Chemoprophylactic Anticoagulation Following Lumbar Surgery Significantly Reduces Thromboembolic Events After Instrumented Fusions, Not Decompressions

Michael B. Cloney*, Benjamin Hopkins, Ekamjeet Dhillon, Najib El Tecle, Tyler R. Koski, Nader S. Dahdaleh

*Corresponding author for this work

Research output: Contribution to journalArticlepeer-review

1 Scopus citations


Study Design: Retrospective cohort. Objective. To quantify any reduction in venous thromboembolic events (VTEs) caused by chemoprophylaxis among lumbar surgery patients. Summary of Background Data. Chemoprophylactic anticoagulation (chemoprophylaxis) is used to prevent VTE after lumbar surgery. However, the treatment effect of chemoprophylaxis has not been reported among spine surgery patients, as conventional statistical methods preclude such inferences. Materials and Methods. A total of 1243 consecutive lumbar fusions and 1433 noninstrumented lumbar decompressions performed at our institution over a six-year period were identified, and clinical and demographic data were collected, including on VTE events within 30 days postoperatively. Instrumented lumbar fusions and noninstrumented lumbar surgeries were analyzed separately. Patients who were given chemoprophylaxis (treatment) and controls were matched according to known VTE risk factors, including age, body mass index, sex, diabetes, chronic kidney disease, history of VTE, estimated blood loss, length of surgery, transfusion, whether surgery was staged, and whether surgery used an anterior approach. K-nearest neighbor propensity score matching was performed, and the treatment effect of chemoprophylaxis was calculated. Results. Unadjusted, there was no difference in the rate of VTE between treatment and controls in either population. Baseline clinical and demographic characteristics differed significantly between treatment and control groups. In all, 575 lumbar fusion patients and 435 noninstrumented lumbar decompression patients were successfully propensity score matched, yielding balanced models (Rubin B<25, 0.5<Rubin R<2.0) and >60% reduction in known bias for both populations. The treatment effect of chemoprophylaxis after lumbar fusion in our patient population was a reduction in VTE incidence from 9.4% to 4.2% (P<0.05), and propensity score adjusted regression confirmed a reduced odds of VTE with chemoprophylaxis (odds ratio=0.37, P=0.035). The treatment effect was not significant for noninstrumented lumbar decompression patients. Conclusion. Among patients undergoing instrumented lumbar fusions, chemoprophylactic anticoagulation causes a significant reduction in VTE, but causes no significant reduction among patients undergoing noninstrumented lumbar decompression.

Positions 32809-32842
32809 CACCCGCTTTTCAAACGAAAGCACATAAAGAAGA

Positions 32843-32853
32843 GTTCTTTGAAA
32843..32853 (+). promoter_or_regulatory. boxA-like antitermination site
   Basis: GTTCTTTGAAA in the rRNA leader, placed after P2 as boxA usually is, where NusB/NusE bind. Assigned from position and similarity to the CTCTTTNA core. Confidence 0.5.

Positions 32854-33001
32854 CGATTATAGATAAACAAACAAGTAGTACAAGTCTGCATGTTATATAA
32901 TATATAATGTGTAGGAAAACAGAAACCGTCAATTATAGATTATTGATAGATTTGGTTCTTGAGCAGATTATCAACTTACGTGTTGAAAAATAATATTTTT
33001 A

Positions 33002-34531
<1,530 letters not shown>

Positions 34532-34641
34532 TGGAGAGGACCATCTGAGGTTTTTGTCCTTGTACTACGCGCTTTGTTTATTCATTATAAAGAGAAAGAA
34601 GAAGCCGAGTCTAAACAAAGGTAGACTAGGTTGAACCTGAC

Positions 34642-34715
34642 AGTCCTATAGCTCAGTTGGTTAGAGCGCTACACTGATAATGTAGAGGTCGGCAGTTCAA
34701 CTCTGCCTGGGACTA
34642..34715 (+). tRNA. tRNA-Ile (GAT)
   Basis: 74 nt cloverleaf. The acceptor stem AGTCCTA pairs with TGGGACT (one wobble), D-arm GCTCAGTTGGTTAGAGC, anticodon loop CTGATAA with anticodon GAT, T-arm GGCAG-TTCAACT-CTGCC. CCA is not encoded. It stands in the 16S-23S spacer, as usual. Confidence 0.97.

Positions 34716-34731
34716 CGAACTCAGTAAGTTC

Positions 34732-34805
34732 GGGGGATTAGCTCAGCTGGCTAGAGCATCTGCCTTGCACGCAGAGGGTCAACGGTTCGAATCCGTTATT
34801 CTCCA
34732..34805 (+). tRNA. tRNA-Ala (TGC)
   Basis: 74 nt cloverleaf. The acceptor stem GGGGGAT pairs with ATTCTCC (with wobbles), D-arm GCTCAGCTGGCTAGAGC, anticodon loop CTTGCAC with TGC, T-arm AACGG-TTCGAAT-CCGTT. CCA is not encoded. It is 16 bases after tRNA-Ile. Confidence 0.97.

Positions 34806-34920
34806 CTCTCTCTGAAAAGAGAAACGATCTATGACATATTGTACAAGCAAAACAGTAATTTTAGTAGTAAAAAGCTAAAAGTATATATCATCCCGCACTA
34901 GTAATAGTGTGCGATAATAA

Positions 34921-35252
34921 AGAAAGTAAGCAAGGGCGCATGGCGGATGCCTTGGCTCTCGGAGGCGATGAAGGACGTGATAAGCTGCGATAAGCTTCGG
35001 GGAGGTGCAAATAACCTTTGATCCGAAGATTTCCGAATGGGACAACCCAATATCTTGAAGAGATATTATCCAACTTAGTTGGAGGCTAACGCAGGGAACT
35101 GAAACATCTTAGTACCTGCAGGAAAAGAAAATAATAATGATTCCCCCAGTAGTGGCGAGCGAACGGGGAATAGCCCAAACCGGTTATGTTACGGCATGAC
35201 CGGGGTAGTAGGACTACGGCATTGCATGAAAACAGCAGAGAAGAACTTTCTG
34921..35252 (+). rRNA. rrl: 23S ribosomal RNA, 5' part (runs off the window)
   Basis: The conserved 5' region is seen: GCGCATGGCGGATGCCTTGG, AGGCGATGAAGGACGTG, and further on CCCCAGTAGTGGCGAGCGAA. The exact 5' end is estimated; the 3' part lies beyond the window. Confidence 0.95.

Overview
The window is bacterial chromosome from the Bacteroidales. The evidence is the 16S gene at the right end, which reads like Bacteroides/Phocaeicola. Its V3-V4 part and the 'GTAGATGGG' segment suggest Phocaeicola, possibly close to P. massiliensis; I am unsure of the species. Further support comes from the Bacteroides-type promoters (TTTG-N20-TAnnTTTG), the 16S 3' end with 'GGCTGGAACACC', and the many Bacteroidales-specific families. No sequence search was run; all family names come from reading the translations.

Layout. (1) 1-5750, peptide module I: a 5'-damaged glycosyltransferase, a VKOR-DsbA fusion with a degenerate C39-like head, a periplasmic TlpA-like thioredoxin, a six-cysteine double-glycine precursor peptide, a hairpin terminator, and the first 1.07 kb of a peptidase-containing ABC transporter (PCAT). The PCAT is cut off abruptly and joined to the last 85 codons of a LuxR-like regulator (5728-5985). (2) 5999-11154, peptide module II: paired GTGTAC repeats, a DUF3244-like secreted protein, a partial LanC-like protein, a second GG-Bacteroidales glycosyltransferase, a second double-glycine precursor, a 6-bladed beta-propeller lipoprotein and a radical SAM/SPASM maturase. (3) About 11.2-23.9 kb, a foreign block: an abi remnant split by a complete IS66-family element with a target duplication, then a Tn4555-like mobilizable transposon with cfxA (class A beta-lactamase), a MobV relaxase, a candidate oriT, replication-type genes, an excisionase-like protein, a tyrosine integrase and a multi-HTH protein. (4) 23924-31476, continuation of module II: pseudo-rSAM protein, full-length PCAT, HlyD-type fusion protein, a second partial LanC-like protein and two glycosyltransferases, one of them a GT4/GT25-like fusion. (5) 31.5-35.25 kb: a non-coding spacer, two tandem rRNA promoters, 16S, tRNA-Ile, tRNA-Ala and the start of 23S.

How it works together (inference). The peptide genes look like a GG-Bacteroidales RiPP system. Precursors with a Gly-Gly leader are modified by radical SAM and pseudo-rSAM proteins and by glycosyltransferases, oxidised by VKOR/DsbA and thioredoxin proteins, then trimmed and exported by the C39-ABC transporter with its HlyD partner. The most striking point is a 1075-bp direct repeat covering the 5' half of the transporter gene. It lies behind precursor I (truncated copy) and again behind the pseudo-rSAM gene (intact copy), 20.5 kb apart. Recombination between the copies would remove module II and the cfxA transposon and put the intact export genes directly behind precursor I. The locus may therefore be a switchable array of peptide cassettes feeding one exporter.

Original languageEnglish (US)
Pages (from-to)172-179
Number of pages8
Issue number3
StatePublished - Feb 1 2023


  • chemoprophylactic anticoagulation
  • chemoprophylaxis
  • deep venous thrombosis
  • lumbar decompression
  • lumbar fusion
  • lumbar surgery
  • spine surgery
  • thromboembolic events
  • venous

ASJC Scopus subject areas

  • Orthopedics and Sports Medicine
  • Clinical Neurology


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